When it was announced last June that he would be coming up the majors, a lot of people — just out of excitement or ridiculously high expectations — figured he was going to be the savior of a franchise that had been moribund for more than a decade. t
Initially, he didn’t show signs of greatness, and looked like a rookie trying to figure his way through the majors. He started off the first three months of his major league career slow and then started to heat up. By the time September came, he looked a lot more comfortable and starting hitting the ball with authority.
By the end of the 2009 season, he worked his way through and ended up batting .288 with nine homers, 43 RBIs, a .340 OBP, and a .753 OPS.
This upcoming season, he should be better and inch towards being a cornerstone from the franchise. Aside from his obvious skills at the plate, he seems to learn quick and more importantly, he seems so poised. As well, he shows an intelligence well beyond his years in the game right now.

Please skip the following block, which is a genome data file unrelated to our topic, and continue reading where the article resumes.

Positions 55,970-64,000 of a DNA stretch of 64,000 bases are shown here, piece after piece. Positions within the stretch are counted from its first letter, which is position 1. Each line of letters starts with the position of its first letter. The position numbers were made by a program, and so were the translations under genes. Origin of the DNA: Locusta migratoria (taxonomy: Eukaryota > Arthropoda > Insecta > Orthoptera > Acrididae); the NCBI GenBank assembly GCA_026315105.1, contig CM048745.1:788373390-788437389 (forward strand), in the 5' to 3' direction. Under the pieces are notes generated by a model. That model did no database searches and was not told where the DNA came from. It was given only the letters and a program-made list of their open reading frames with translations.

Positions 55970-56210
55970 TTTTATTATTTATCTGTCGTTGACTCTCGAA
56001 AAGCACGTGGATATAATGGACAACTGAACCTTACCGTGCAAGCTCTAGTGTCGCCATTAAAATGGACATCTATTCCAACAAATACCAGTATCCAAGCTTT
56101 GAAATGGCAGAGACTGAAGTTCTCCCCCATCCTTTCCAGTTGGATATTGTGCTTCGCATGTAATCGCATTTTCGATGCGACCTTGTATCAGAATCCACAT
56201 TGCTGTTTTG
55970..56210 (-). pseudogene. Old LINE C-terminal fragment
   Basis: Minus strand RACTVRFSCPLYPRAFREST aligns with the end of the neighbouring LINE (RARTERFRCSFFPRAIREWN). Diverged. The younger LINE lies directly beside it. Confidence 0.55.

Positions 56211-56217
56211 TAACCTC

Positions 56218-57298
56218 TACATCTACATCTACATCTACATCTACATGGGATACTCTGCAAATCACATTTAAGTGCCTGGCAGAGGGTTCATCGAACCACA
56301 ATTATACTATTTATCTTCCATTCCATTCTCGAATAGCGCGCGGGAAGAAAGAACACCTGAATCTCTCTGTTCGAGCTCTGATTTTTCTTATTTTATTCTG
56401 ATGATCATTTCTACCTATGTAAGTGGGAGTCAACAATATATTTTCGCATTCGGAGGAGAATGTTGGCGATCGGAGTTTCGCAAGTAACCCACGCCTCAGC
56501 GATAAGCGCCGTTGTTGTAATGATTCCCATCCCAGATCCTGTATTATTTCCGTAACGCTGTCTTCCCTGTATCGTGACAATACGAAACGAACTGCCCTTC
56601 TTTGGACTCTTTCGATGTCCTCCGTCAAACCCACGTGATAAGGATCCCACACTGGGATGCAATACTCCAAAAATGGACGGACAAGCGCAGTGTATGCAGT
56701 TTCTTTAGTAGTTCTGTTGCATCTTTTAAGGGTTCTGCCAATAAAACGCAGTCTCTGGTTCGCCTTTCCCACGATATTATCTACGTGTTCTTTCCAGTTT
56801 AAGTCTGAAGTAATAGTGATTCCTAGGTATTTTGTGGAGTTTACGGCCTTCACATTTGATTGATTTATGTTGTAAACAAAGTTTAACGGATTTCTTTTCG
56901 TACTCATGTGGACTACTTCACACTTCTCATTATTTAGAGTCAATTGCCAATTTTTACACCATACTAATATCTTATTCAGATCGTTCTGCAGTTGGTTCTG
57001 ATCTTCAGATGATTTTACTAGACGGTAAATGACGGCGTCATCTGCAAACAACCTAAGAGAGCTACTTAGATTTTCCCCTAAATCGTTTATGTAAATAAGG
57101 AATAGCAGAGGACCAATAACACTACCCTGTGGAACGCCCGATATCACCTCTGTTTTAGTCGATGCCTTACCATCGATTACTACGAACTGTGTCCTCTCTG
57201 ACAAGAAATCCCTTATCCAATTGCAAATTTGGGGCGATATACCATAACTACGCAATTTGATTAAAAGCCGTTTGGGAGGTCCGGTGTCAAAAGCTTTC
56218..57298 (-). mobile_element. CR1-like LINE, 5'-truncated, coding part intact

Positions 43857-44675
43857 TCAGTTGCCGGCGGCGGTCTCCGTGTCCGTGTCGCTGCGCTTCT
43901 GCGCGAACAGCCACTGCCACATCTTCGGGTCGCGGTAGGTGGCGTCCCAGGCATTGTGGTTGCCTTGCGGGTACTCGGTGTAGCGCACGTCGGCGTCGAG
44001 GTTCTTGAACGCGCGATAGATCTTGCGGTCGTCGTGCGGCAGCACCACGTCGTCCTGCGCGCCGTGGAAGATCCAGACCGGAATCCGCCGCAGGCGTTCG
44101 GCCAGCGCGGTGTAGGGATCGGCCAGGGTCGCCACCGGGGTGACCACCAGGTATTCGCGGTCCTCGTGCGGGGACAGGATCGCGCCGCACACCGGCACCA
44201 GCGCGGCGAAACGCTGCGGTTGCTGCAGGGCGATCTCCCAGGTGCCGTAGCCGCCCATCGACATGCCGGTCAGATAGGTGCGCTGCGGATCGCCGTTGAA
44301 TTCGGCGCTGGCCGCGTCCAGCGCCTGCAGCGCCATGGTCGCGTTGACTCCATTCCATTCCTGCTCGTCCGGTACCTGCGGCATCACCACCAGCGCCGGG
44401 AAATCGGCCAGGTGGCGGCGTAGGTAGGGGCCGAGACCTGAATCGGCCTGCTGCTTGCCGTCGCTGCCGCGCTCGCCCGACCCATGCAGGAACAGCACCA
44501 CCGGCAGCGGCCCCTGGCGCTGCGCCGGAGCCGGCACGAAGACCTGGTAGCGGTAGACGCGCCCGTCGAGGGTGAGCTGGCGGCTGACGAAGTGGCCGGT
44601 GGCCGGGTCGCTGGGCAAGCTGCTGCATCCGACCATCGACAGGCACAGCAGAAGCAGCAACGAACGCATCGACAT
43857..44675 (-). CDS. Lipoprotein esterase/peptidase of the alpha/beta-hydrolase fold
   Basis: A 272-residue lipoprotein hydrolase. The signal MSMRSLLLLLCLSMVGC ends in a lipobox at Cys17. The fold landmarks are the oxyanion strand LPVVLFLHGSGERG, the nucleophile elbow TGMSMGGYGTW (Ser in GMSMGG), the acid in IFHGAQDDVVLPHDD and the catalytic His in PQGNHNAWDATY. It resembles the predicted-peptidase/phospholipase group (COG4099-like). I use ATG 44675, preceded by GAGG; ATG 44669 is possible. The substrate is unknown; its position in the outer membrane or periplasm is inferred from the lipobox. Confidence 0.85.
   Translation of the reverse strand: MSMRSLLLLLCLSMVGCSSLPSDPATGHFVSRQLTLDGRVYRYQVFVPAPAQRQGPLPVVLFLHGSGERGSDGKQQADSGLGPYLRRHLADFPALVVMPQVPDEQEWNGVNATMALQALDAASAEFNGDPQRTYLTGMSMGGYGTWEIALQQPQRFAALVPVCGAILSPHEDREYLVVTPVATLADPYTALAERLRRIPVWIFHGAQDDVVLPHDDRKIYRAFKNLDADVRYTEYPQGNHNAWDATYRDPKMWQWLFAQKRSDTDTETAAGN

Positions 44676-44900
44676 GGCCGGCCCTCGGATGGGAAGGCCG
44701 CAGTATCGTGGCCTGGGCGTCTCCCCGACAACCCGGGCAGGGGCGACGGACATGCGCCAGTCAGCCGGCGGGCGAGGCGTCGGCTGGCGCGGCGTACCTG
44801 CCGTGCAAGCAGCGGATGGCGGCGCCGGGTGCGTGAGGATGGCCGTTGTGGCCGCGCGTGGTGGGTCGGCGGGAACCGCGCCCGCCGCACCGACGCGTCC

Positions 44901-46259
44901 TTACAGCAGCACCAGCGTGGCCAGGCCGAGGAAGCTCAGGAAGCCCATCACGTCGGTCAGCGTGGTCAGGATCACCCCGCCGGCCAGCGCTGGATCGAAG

A lot of people also don’t mention Matt’s ability behind the plate, which was remarkedly good for a guy who got his feet wet last year at the major league level. In his first start ever, he may have had an 0-fer; however, Matt’s ability to guide pitchers through games and keep them comfortable was evident. In the end, in light of his strong rookie numbers, I think he’s far more advanced as a catcher than most have given him credit for.
It goes without saying that Wieters obviously will learn as he goes along — who doesn’t — but, as it is, he’ll be fun to see for the next five or so seasons in Baltimore.
The only part of the Wieters’ story I’m not looking forward to is when Scott Boras asks the Orioles to pay up when he becomes a free agent — then again, thay may not happen if the organization can extend him first.